Page:Southern Historical Society Papers volume 20.djvu/34

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28 Southern Historical Society Papers.

ginia minister in regard to General Ewell and Stonewall Jackson. I give an abridged copy of this letter, as it is connected with what Colonel Ewell has to say on the subject :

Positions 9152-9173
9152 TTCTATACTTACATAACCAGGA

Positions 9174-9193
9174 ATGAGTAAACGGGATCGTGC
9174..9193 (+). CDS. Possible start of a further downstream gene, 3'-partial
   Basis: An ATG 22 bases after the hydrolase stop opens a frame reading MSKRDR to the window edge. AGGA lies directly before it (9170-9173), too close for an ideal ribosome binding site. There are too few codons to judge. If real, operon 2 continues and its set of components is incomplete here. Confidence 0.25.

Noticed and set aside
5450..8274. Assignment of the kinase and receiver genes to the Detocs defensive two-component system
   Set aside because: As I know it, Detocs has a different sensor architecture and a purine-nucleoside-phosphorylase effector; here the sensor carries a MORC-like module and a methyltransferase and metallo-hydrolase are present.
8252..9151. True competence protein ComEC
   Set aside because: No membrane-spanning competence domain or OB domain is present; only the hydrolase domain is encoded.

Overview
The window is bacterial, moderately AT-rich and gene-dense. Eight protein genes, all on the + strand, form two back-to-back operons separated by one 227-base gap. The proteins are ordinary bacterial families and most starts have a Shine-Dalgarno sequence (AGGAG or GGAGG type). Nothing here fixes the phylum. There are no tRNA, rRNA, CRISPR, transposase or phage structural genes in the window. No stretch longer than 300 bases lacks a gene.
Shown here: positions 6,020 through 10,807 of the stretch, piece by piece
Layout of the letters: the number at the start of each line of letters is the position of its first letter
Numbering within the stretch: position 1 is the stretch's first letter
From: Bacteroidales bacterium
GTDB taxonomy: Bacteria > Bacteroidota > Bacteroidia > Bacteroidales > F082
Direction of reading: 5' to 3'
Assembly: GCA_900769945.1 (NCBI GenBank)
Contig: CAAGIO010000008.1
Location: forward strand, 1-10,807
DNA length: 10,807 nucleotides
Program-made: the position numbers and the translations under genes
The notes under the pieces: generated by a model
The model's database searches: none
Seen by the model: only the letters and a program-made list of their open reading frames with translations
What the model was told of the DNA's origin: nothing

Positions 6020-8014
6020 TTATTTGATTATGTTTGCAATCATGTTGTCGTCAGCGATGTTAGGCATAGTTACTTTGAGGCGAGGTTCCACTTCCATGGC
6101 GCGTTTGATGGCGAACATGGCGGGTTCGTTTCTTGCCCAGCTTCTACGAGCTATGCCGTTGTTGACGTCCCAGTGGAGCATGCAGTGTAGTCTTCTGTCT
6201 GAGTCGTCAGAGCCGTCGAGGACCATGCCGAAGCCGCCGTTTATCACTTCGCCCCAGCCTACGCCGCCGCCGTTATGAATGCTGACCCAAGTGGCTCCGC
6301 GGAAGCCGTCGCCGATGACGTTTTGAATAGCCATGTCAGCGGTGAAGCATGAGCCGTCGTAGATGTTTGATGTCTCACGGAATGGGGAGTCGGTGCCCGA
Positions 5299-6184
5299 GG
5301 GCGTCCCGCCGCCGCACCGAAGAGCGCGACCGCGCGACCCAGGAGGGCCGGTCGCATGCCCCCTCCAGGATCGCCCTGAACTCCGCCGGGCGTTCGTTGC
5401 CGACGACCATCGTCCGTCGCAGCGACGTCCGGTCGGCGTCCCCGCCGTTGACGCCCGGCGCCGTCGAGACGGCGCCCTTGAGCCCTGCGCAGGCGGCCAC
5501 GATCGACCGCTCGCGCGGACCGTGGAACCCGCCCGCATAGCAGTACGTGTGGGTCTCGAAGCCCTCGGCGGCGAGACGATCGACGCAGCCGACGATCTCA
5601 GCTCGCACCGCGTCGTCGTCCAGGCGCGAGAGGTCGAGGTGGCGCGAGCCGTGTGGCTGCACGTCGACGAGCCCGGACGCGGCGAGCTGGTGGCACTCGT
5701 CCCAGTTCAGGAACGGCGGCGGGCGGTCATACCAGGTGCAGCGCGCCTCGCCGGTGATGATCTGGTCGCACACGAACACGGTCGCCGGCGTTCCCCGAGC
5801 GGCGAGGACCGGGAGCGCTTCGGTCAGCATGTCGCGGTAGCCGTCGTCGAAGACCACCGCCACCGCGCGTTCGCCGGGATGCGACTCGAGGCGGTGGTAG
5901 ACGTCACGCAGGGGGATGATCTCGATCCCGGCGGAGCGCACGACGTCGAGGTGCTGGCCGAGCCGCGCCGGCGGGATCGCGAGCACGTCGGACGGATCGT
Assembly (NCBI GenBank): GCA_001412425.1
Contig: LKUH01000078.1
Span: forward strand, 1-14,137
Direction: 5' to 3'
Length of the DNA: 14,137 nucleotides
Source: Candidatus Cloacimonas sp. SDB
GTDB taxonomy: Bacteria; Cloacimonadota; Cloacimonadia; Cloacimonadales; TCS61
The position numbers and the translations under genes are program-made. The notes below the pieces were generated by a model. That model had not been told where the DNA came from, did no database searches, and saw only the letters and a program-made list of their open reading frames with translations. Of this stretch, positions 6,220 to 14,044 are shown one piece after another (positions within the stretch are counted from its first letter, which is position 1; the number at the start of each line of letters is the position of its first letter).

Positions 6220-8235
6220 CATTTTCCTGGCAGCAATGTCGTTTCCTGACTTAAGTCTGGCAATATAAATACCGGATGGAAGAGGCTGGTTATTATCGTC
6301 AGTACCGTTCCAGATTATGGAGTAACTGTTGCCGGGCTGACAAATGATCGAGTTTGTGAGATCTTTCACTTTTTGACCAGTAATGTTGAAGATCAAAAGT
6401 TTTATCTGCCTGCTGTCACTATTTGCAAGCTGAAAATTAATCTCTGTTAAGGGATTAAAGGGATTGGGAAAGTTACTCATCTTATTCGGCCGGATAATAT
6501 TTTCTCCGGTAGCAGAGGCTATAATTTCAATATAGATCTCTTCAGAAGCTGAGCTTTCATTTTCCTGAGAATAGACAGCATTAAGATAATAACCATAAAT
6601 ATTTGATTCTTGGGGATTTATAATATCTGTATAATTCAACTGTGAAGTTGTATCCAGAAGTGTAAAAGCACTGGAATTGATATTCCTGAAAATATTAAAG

"DEAR GENERAL 'Twas in connection with General Ewell's conversion to Christ from his accidentally overhearing Jackson pray- ing for guidance in the prosecution of the campaign. My informant got the account from a minister of the Presbyterian church, who was present at one of the sessions in examining General Ewell (who had been a very profane man and skeptical) and hearing him give his experience and what led him to desire membership in the church. General Ewell did not have a high opinion of Jackson's natural ability, and often remarked in the hearing of his staff that he did not have good common sense, and so the staff used to join in with him in deriding the claims of Jackson's friends to his being a great general. But Jackson kept on winning victories, and the staff, one after another, ceased talking in the strain they had been indulg- ing in, and Ewell was left alone in reaffirming his oft-repeated con- victions. This went on till Pope had assumed command of the Federal troops, and at a juncture of that campaign a council of war was held, at which Generals Jackson and Ewell were present. None present had anything to suggest, but Jackson said that as they seemed to think he ought to know what to do, if they would meet again next morning before daylight he might have something to offer. General Ewell left his gauntlets in Jackson's tent when the council adjourned and returning to get them heard the voice of Jackson within engaged in prayer. Supposing the prayer would be short, Ewell waited for awhile, but Jackson prayed so long and fervently he concluded to leave. The substance of the prayer Ewell heard was his ' telling his Heavenly Father that he did not know what to do ; that everything seemed to be involved in perfect darkness and that the other gene- rals seemed to expect that he would be able to tell them what the army ought to do ; would he graciously reveal to him what was best to be done.' Next morning he laid before the council what he had to suggest and all present instantly perceived that it was the very thing that ought to be done, and so the movement through Thorough- fare Gap was decided upon. Ewell was wounded, but he still held the opinion as to Jackson's natural ability, and there was, therefore, no other way to explain Jackson's success, except that prayer had